The former mayor of Newark and the junior senator from New Jersey is jumping right into the race. He's skipped setting up an exploratory committee, and he's running for the Democratic nomination for the presidency, reported FOX.
He announced his candidacy for president. In a video, he calling for a sense of common purpose to solve a common problem.
The high-profile Democrat also launched a new website. In the two minute video, he painted his picture of what he thinks America should look like.
“I believe that we can build a country where no one is forgotten, no one is left behind; where parents can put food on the table; where there are good-paying jobs with good benefits in every neighborhood,” Booker said in the video.
He added that he pictures a country “where our criminal justice system keeps us safe, instead of shuffling more children into cages and coffins; where we see the faces of our leaders on television and feel pride, not shame.”
Booker was expected to enter the race. He's been making visits, and he's been hiring staffers. Booker is just one of many Democratic candidates for the presidency. Those include Sen. Kamala Harris of California; former San Antonio mayor and former Housing and Urban Development Secretary Julian Castro; Rep. Tulsi Gabbard of Hawaii; and former Rep. John Delaney of Maryland. Sens. Elizabeth Warren of Massachusetts and Kirsten Gillibrand of New York have set up presidential exploratory committees, as has Pete Buttigieg, the mayor of South Bend, Indiana.
Next weekend, Booker will visit Iowa, where the first caucus is located, before heading to South Carolina, which is where the first primary is held in the South. Booker, who turns 50 in April will return to New Hampshire over President’s Day weekend.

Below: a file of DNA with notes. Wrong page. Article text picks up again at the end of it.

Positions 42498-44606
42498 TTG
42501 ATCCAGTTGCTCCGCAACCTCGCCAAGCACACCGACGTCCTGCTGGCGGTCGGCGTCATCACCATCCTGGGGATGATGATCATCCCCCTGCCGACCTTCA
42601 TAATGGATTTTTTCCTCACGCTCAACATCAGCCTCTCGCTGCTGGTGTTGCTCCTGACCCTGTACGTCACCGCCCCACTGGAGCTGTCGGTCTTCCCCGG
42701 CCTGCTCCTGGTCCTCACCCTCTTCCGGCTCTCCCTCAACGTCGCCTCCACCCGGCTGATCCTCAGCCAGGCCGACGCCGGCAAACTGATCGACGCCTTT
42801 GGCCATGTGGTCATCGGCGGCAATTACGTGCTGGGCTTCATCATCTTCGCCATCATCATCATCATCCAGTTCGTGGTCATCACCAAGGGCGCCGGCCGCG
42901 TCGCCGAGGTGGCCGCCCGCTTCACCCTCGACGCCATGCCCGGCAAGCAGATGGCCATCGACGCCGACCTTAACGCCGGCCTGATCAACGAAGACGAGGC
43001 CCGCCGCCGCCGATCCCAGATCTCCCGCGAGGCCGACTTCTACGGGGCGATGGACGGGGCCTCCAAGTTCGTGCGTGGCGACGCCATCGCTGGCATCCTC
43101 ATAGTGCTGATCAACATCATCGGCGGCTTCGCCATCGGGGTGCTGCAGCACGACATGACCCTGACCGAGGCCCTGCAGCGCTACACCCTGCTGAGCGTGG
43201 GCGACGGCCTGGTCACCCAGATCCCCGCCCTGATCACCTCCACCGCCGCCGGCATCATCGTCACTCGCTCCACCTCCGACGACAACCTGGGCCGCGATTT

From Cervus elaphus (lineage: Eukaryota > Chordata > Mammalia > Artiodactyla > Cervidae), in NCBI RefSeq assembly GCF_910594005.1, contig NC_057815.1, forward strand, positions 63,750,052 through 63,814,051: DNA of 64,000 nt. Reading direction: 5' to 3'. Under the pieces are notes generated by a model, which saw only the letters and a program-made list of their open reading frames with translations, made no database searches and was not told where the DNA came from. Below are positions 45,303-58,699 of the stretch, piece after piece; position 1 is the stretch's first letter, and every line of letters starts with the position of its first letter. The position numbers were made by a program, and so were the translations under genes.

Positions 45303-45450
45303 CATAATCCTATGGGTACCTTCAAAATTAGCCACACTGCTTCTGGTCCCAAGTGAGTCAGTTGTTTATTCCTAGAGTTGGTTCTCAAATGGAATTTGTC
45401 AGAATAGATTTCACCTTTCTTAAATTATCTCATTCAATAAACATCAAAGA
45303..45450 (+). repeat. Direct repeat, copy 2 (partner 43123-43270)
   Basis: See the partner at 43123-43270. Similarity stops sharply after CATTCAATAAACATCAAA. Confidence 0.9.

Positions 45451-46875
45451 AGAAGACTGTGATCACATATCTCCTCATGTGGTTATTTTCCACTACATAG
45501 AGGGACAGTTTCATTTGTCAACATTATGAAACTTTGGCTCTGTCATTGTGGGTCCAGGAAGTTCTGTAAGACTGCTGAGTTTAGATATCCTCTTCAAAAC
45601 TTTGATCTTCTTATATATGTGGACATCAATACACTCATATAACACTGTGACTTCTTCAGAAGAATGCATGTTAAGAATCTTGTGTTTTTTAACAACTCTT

In the video, Booker painted a picture of his family's low-income history. He also talked about the low-income inner-city neighborhood, Newark's Central Ward, where he continues to live.
“Together, we will channel our common pain back into our common purpose,” Booker said at the end of the video announcement. “Together, America, we will rise.”
Booker became even more prominent in the fall as a member of the Senate Judiciary Committee. He was one of the Democrats fighting against now-Justice Brett Kavanaugh.
He caught flack from Republicans for comparing himself to Spartacus, the Thracian gladiator and rebel slave who led a rebellion against the Roman Empire. He even threatened to defy the Senate rules and release confidential documents concerning Kavanaugh’s past.
“This is about the closest I’ll probably ever have in my life to an ‘I am Spartacus’ moment,” he said at the time.
Booker's announcement had a mixed reception on Friday. Republicans, of course, were critical of his decision to launch a bid for the presidency.
The Republican National Committee called him a "political opportunist" who hadn't helped the people of Newark who he uses as the basis of his campaign.
“Cory Booker is a political opportunist who left Newark ridden with crime and an ‘emblem of poverty.’ Even the liberal base thinks he’s a disingenuous self-promoter, and his embrace of policies like higher taxes, single-payer health care, and government-guaranteed jobs make him totally out-of-touch with most Americans,” RNC spokesman Michael Ahrens said.
However, not all Democrats were convinced either. They criticized him for not being as effective as he claimed.